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The Fifth Circuit Court of Appeals is hearing arguments today in three separate gay marriage appeals, from Texas, Mississippi, and Louisiana.
The longest pending of these cases is the one from Texas, DeLeon v. Perry, which has been in a holding pattern in the Fifth Circuit for almost a year. Now, nearly 11 months since the district court struck down Texas' same-sex marriage prohibition as unconstitutional, the parties will have their chance (at 30 minutes per side) to have their cases heard before the appellate court.
I had the privilege of speaking with Mark Phariss, one of the four plaintiffs in DeLeon, in November, who shared these thoughts about the case:
Mark Phariss and his partner Victor Holmes are one of two same-sex couples named as plaintiffs in the Texas gay marriage case before the Fifth Circuit. Phariss is an experienced attorney and general counsel, and attended law school at Vanderbilt with the Texas governor-elect.
BS: So how did you and Victor first become involved in the DeLeon case?
MP: After Windsor came down, I was speaking with a long-time friend (Frank Stenger-Castro, the Deputy GC for Akin, Gump, Strauss, Hauer, and Feld) about the need for someone in Texas to challenge the state's ban. Frank suggested his firm, Akin/Gump, should take on the case, and about a week later his management committee approved the case. Frank got back to me asking about plaintiffs, and I asked Vic, "What about us?" It kind of snowballed from there. I will admit we started getting cold feet before meeting with our lawyer, Barry Chasnoff of Akin/Gump.
BS: How often are you personally involved in the legal parts of your case?
MP: I haven't done any of the legal work. We're still very involved in the case itself; we have weekly conference calls with all the plaintiffs and lawyers. And I'm not the only attorney who's also a plaintiff. Nicole Dimetman, part of the other couple in the case, is also a lawyer. I try to read every one of the amicus briefs in the case and listen to the live or recorded arguments in similar cases before other Circuits. All the plaintiffs get to comment on any briefs or filings before they go out in our case.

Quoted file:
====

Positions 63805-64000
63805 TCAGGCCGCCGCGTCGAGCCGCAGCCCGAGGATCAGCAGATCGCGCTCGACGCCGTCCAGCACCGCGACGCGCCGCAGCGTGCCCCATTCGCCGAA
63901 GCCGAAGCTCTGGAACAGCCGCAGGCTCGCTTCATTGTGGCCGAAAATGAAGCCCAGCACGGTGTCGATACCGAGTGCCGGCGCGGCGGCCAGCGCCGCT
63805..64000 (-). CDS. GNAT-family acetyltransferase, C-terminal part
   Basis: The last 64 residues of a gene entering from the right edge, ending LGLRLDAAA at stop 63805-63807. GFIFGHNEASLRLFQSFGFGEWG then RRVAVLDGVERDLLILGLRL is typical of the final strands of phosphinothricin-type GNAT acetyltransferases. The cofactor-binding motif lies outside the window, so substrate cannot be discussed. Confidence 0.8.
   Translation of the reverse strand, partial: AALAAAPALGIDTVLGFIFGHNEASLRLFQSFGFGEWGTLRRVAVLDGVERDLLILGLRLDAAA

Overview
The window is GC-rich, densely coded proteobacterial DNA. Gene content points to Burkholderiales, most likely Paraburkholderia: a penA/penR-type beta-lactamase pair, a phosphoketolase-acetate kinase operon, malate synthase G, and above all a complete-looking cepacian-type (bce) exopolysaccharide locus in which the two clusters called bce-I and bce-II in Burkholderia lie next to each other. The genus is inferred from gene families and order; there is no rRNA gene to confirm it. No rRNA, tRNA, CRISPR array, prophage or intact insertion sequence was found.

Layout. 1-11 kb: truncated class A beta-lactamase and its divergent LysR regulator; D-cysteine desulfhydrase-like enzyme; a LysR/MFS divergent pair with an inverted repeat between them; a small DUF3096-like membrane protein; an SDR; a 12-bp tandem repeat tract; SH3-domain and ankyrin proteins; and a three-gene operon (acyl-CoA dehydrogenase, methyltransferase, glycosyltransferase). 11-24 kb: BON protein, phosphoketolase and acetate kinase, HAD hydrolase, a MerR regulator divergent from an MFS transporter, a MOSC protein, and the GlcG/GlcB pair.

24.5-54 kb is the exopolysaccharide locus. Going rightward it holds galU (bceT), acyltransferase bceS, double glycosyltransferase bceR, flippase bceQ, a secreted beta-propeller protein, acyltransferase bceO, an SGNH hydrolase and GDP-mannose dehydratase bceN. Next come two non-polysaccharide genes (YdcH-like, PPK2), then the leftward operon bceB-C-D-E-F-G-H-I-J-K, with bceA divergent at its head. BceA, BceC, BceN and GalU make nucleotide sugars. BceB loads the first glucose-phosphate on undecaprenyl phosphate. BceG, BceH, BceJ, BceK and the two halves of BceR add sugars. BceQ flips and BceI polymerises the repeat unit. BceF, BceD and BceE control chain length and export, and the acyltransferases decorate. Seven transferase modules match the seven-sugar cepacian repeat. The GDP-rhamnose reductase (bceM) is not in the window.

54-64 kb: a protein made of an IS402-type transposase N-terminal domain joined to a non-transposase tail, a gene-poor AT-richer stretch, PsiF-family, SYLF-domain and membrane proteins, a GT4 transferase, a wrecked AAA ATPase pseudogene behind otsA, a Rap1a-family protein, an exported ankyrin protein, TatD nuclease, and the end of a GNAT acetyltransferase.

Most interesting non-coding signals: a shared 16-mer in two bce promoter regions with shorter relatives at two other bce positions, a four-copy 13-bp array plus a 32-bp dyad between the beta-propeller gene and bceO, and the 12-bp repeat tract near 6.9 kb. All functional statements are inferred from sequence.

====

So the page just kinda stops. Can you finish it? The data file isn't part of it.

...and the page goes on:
BS: Does this case feel any differently than the ones you've handled as counsel?
MP: Generally, I haven't treated this case any differently than work stuff -- I want to win in most cases. But this one is also far more personal than any other I've been involved in.
BS: Do you think the experience is different for you because you're an attorney?
MP: As a lawyer, I feel a little guilty because I'm not actually doing the hard work. However, it's been incredibly educational in terms of appellate practice and how real individual plaintiffs feel in these cases. I've never been a personal plaintiff before; it involves a lot of worrying and angst.
BS: On the client side, was there anything you noticed about the flow of your case?
MP: At times, I've been disappointed in the pacing of the case. Other gay marriage federal cases have gone from district court to Circuit hearing in five to six months, while our case has taken up to a year. I don't blame the Fifth Circuit in any way; they have a packed calendar. There's really nothing you can do about it; you kind of have to accept the pace.
BS: I'm guessing you tried to speed up the appellate process whenever you could.
MP: We requested an expedited hearing in April that was denied, and we've allowed the state a number of extensions they've asked for. Nicole is about seven months pregnant, and she was hoping for a decision prior to delivery.
BS: Do you connect much with the plaintiffs in other gay marriage cases?
MP: We actually have a Facebook page for marriage equality plaintiffs around the country. We use it to cheer on each others' victories. A victory for us in Texas isn't just about our individual cases, it's about marriage equality for everyone.